Scuderia Ferrari

It has been a very long time since my last post.

The main reason is that at the end of 2016 I landed a new job within a wonderful but sensitive industry: Formula 1. Specifically with Scuderia Ferrari, probably the most secretive company among this tightlipped industry.

So for a while, I decided it was best to just give up writing rather than find ways to say things without saying too much.

But now that I am saying "arrivederci", it is time for me to write a little recap.

At the very beginning of 2017 I joined a wonderful team of very skilled, very senior developers, and I had a blast working at such a high level for 4 wonderful years.

I had the chance to get insights on the development of race cars, visited places very few people are admitted to, attend official Formula 1 events and worked in the pitlane along cars, mechanics and drivers.
I still remember my first time at the track, and I’ll probably treasure that experience forever. I was there for the first fire-up of the 1000hp Ferrari engine in the morning, and believe me, even if these turbocharged hybrid power units are not the 12 cylinder screamers of the olden days, listening to them come to life gives me the chills.
And that’s not even the best part of the job.

I got to work in the team responsible for the software orchestrating all kind of measured and simulated data. Data coming from real-time on-board ECUs, from dynamics simulation of mechanical components, from dynos and benches, from the mega simulators used by drivers and engineers to test cars, setups and tracks. All kinds of high frequency telemetry were coming through our software, which provided ways to run, read, correlate and analyze them and, of course, visualize them.

A might piece of architecture that with tens of services and programs all working together, and I had the opportunity to work and help to shape it.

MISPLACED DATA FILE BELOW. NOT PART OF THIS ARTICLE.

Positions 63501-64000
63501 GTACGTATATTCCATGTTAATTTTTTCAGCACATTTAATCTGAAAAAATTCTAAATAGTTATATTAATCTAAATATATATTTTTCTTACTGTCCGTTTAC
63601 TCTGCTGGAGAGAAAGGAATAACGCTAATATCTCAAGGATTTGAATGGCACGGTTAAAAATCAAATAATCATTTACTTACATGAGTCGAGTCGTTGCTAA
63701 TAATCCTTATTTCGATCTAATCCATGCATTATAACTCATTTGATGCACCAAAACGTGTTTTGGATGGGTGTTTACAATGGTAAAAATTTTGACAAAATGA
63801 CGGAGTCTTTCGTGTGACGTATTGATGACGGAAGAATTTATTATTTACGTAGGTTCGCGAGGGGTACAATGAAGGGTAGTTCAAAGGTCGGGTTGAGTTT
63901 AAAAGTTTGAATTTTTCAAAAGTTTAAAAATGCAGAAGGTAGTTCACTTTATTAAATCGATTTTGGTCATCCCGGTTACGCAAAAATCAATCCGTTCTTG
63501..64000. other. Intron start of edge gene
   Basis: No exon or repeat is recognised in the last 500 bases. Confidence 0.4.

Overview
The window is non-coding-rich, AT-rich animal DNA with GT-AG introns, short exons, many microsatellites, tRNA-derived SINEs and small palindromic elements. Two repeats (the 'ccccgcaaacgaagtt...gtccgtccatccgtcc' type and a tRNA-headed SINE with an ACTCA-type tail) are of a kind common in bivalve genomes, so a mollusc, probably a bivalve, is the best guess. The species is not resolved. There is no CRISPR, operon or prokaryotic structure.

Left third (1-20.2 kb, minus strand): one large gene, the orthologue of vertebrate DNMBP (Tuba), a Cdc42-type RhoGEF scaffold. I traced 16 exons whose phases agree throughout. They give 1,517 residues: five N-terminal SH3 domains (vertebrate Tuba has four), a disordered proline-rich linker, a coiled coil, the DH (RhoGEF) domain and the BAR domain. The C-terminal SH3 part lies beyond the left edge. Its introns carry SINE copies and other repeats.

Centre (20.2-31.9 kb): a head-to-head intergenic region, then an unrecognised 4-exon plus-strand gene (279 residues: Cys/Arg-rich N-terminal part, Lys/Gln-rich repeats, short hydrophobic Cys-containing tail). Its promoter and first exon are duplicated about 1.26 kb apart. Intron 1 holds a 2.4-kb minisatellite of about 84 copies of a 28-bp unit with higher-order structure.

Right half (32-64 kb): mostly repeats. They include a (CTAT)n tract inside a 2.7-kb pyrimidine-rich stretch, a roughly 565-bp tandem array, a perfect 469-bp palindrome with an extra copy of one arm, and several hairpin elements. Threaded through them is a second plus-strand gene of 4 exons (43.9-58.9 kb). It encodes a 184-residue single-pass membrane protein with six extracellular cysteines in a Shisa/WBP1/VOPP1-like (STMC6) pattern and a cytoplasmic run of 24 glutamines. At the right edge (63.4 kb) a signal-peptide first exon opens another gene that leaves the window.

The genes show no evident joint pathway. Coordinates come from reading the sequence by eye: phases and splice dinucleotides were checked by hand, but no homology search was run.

But all good things come to an end, and so here I am, at the end of a chapter and ready for a new adventure.

I want to write down the good lessons I learned during these four year; for me, it’s very important to look back and ask myself “what have I learned?”

I can tell an experience was good to me if I realize I was able to learn a lot; and even as a senior developer, I realized I was still able to improve and learn a lot, and that’s fantastic. Here are the main lessons:

Be always ready to defend/attack ideas. The level of brainstorming and discussion was mind-blowing. Everyone in the team and outside was always ready to challenge ideas and respond to challenges. Ideas were thrown at you all the time, and I quickly began to do the same. It can be intimidating, but it’s the most efficient (if brutal) way to weed out mediocre ideas. Only solid, well though design survive.

Code for change: in a business were evolution happens weekly (from one race to the next one) and each year you have what basically is a new product, the only way software can be written is with change in mind. Which is definitely NOT design or write it to cover all scenarios, quite the opposite: make it simple, and make it so it is easy to go in and change it, rewrite parts of it. I am sure my refactoring skills got  to a new level!

What mission critical means: when the software you write can prevent a multi-million euro race car from leaving the pits, missing a race or a qualy in front of millions of people… you get a new idea of what mission critical is. Sure, there are more critical things, related to safety and human lives, but for the business here failure is not an option. Which gave me a whole new perspective on…

Testing. What I learned and done in this area could cover a post by itself!

And finally, remote working. I was able to work the majority of the time remotely, in a very smooth way. Sure, regular visit at the factory were necessary (and pleasant) from time to time, but the team was organized to be remote-first, I had previous experience with remote working, and I have to say that when both parties are committed, it is great. It will be difficult/impossible for me to give up remote working, there are too many advantages (for both parties, I believe).

Of course, the shiny world of Formula 1 has its downsides. It can be exhausting, cruel, and excessively competitive. But for me, it was worth it. It is an experience that demanded a lot, but gave me a lot, and let me know lots of great people some of which I can now call my friends.


Copyright 2020 - Lorenzo Dematte